Need More Energy after Bariatric Surgery? Eat the Right Foods
Originally published on May 25, 2011 and updated on Jun 12, 2019
“I would love to work out, but I have no energy.” How many times have you said that? It’s a common problem we all encounter – weight loss surgery or not.
Food is fuel. So, it stands to reason that eating the right kinds of food after your weight loss surgical procedure can give you more energy for exercise and other activities you love.
The kind and quantity of food we put in our body has a big impact on how we feel. After weight loss surgery, your dietary intake is limited when compared to your pre-op life. You’ll be eating much less than before, no matter what procedure you’ve undergone. That makes it all the more important to eat the right foods – the foods that will give you the most energy with the least fat and sugar.
The Skinny on Carbs
Carbohydrates are key to energy. Complex carbohydrates like whole grains (that include the entire seed – bran, germ and endosperm) are important because it takes your body longer to digest them – you feel satisfied longer – and have more nutrients. But don’t forget about fruits and non-starchy veggies – their carbs may not be complex, but they provide energy and important vitamins and minerals. Avoid foods that are high in fat and sugar. Also avoid processed grains. White breads and baked goods, for example, have very little nutritional value and eventually turn into sugar in your body. Even multigrain baked goods are not necessarily your best option. Multi grain does not necessarily mean whole-grain. These foods won’t give you the energy you need, so make sure that the FIRST ingredient is a whole grain.
As important as eating the right foods, is having balanced meals throughout the day and following your surgeon’s post-op instructions. Most bariatric patients do best with 5-6 small meals a day that keep them satisfied and reduce sugar spikes. The tradition of 3 large meals each day should be left behind.
Hydration = Energy
Getting more energy does not lies solely in your food intake, however. Dehydration can make you feel sluggish too; so make sure you get plenty of water and liquids. We suggest at least 64 ounces of water or equivalent liquid each day. Active individuals may need even more. This is about eight regular glasses of water. While caffeinated beverages such as coffee and tea provide hydration, they also flush liquid from our bodies and often have a net negative effect on hydration.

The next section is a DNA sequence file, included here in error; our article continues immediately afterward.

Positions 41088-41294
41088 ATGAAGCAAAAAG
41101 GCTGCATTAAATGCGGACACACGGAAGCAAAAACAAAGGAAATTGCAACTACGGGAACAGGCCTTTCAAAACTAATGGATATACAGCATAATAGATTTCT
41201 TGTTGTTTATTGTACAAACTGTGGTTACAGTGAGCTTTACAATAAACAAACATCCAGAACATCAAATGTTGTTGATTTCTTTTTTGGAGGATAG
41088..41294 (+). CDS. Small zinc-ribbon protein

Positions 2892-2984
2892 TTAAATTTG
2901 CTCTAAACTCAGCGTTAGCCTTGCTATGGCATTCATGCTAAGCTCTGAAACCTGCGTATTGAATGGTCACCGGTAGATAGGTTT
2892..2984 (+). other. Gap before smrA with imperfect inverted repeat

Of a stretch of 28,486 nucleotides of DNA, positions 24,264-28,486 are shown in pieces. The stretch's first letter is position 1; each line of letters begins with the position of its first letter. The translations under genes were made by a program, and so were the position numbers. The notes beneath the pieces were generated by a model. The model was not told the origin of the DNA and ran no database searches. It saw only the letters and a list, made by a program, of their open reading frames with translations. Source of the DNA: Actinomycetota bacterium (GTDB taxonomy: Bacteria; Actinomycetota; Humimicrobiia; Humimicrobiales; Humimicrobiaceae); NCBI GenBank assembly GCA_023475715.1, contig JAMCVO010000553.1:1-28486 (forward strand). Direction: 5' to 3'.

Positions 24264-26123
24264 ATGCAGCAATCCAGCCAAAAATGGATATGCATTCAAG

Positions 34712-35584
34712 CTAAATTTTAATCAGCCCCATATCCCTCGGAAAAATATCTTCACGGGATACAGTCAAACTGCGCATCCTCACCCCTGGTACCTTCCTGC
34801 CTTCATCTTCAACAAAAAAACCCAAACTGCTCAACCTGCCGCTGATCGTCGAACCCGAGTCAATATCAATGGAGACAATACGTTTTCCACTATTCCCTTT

Sleep is one of the most underrated energy boosters. We all feel better when we’ve had a good night sleep or even a nap during the day. Quality of sleep matters too, so an evening exercise, herbal, decaffeinated tea and relaxation exercises may contribute to a better night’s sleep. You may consider upgrading your mattress and pillow too, especially if they are several years old or you’re not sleeping as well as you used to. During the day, most of us could benefit from a nap. Even 20 minutes of sleep can improve mood and facilitate weight loss.
What not to do for more energy
Because of our active lifestyles, we often prioritize other activities over the energy boosting tips mentioned above. Doing so often leads us to artificial stimulants to keep us awake and alert during the day.
Coffee and Tea
First, post-surgical patients should not rely on caffeinated coffees or teas to keep their energy up. First of all, we often add sugar and cream, which can compromise our diets. Second, caffeine can irritate the newly created stomach pouch. Finally, caffeine is a diuretic which means it flushes water out of the body.
Second, energy drinks have become a go to boost that many people crave during the day. Energy drinks often contain the equivalent of three or more cups of coffee in each serving. Some even contain significant amount of sugar. Recent studies have shown that overconsumption of energy drinks may lead to heart issues including high blood pressure and cardiac arrhythmias. We know from other studies that energy drinks can also create a host of psychological and physical problems when consumed and high quantities.
0 Cal Sweetener
It may be tough to drink plain water, but adding 0 calorie sweetener to any beverage is not the miracle option we once thought. True, we do not consume any calories and get that sweet taste; however, recent research has shown that even 0 calorie sweeteners increase our cravings for sugar and calories. To add taste to your water, use fresh fruit infusions such as lemon, lime, orange or strawberry amongst others.
Lastly, as bariatric patients, we have to be wary of hunger. Many times, we find ourselves in the fridge looking for something to eat shortly after a meal. This is commonly known as head hunger and is the result of dehydration. We look for food to provide some of that hydration. However, giving in to head hunger only adds hundreds of calories to our daily intake. Recognizing that hunger may be related to dehydration and drinking more water as a result, may not only help us lose weight but also improve our energy level.
Weight loss makes you feel good about yourself and it helps a great deal with improvement of diseases, mobility, and much more. The bottom line is, if you feel good, you will have more energy. You will be more likely to motivate yourself to exercise, move around and consequently lose weight. So, accelerate your accomplishments by eating well, drinking lots of water and getting plenty of rest.Back To All Posts